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TikTok’s Challenges Are Bigger Than TikTok
On the surface, TikTok CEO Shou Zi Chew's testimony in front of the US Committee on Energy and Commerce showcased an unprecedented level of bipartisan opposition to TikTok. Below the surface lies two realities that are bigger than TikTok; First US-China tensions are increasing, and second, short-form video platforms including TikTok appear to be addictive and dangerous to the youth.

Key Takeaways

In terms of the hearing, it was an intense 5.5 hours of TikTok bashing
US-China tensions were center stage at the hearing, begging the question of escalation
Short-form video's impact on mental health is becoming a hot-button issue
Other companies that can be impacted include Tesla, Apple, Nike and more

The hearing

What surprised me most about the hearing was the clear bipartisan opposition to TikTok. To put it into perspective, there are 52 members of the US Committee on Energy and Commerce. All of the 49 members I counted that addressed Mr. Chew were strongly in opposition to either the company’s potential ties to the CCP or the toll TikTok is taking on the mental health of the youth.

As for the ties to Chinese leadership, Mr. Chew made it clear that TikTok is an independent company and does not take direction from the CCP. That position was called into question when Mr. Chew reported both TikTok and its parent, China-based ByteDance, share legal teams, suggesting ByteDance had a distant role in Chew’s preparation for the hearing. Separately, just before the hearing, Chinese leadership announced it opposes a forced sale of TikTok given that Chinese intellectual property is embedded in the company. These two factors strengthened Congress’ belief that TikTok will always answer to ByteDance and the Chinese party.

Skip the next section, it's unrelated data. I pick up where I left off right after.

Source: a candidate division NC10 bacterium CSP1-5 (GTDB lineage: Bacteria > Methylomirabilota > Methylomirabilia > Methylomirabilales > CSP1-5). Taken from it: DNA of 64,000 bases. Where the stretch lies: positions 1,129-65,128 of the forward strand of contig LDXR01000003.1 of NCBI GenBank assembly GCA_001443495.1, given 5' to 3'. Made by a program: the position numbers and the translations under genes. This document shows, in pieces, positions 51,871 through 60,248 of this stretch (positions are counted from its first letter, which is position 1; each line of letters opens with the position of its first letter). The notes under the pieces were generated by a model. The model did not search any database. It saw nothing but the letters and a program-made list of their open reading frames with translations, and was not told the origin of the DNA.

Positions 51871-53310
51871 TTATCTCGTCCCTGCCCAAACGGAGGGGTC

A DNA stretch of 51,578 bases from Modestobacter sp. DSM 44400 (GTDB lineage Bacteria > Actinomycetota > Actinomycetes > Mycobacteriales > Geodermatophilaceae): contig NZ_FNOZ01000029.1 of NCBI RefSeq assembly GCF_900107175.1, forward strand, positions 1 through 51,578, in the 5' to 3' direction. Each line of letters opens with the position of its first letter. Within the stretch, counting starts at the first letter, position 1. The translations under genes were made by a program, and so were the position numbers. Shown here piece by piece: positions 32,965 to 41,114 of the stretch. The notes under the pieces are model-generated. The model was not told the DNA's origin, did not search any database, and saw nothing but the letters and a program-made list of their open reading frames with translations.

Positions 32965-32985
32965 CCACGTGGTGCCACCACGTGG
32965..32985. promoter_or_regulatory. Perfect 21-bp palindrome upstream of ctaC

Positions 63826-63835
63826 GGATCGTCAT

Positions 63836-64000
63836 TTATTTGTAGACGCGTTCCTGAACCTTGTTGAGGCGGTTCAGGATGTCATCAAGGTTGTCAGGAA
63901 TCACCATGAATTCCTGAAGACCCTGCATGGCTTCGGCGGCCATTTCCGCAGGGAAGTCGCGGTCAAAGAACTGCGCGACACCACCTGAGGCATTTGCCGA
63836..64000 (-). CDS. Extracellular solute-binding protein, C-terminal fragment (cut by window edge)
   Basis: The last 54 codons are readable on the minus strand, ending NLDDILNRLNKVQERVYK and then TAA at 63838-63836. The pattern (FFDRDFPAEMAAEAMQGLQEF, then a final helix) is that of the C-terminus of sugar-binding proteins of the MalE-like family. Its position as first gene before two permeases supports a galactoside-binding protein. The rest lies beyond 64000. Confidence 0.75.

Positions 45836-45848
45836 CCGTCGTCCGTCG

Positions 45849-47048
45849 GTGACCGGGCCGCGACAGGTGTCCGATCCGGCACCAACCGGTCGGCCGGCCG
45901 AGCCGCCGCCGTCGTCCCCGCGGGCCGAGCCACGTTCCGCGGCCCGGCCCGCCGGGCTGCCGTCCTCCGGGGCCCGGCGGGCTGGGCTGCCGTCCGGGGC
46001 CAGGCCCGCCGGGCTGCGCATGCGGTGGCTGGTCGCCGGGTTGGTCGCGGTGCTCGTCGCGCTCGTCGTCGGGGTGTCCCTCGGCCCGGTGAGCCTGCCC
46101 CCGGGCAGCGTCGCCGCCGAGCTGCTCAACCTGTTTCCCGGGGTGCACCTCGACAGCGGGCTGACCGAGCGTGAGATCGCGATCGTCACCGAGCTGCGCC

The political picture

In the end, the learning was largely theater. It’s clear the topic of US-China relations is top of mind in Congress, likely elevated by recent geopolitical events.

There was surprisingly little mention of a ban on TikTok during the hearing while that potential appeared to be the most likely recommendation of the committee. The topic is a delicate one; banning TikTok this year would be a measurable escalation of US-China tensions. Because of that dynamic, I believe the Biden administration will allow TikTok to remain available this year. Eventually, I believe it will get banned.

It’s worth noting a ban on TikTok may open a commerce Pandora’s box in that if TikTok gets banned, do all China-based apps in the US get banned? That’s a dynamic that would further escalate tensions between the superpowers.


Short-form video on trial

While on the surface, TikTok issues would appear to be positive for Meta, as the company’s Reels product may be the biggest beneficiary of a TikTok ban, the reality is that Congress sees the current generation of social media as increasingly dangerous to the mental health of the youth. This is based on time spent metrics suggesting the format has additive mechanics and reported negative effects on self-esteem. The topic of social media’s impact on self-esteem is not new. What is new is a greater sense of urgency from Congress to act on the topic.

Meta and Snapchat shareholders should take note, it’s a function of time before the regulator spotlight turns back to them. In the end, however, there is likely little lawmakers can do to curb the negative effects of these platforms.


Other impacts

I suspect there were other companies besides Meta and Snapchat that were watching the hearing. Given the geopolitical undertone of the meeting, companies like Tesla, Apple, Nike, and others that have significant business in China were likely concerned about the messaging of the hearing. This dynamic is a wild card that has been in play for the past year. Eventually, I believe these three companies will successfully navigate the storm, given they play an important role in the Chinese economy and their treatment by Chinese leadership is a bellwether for western investment in China.



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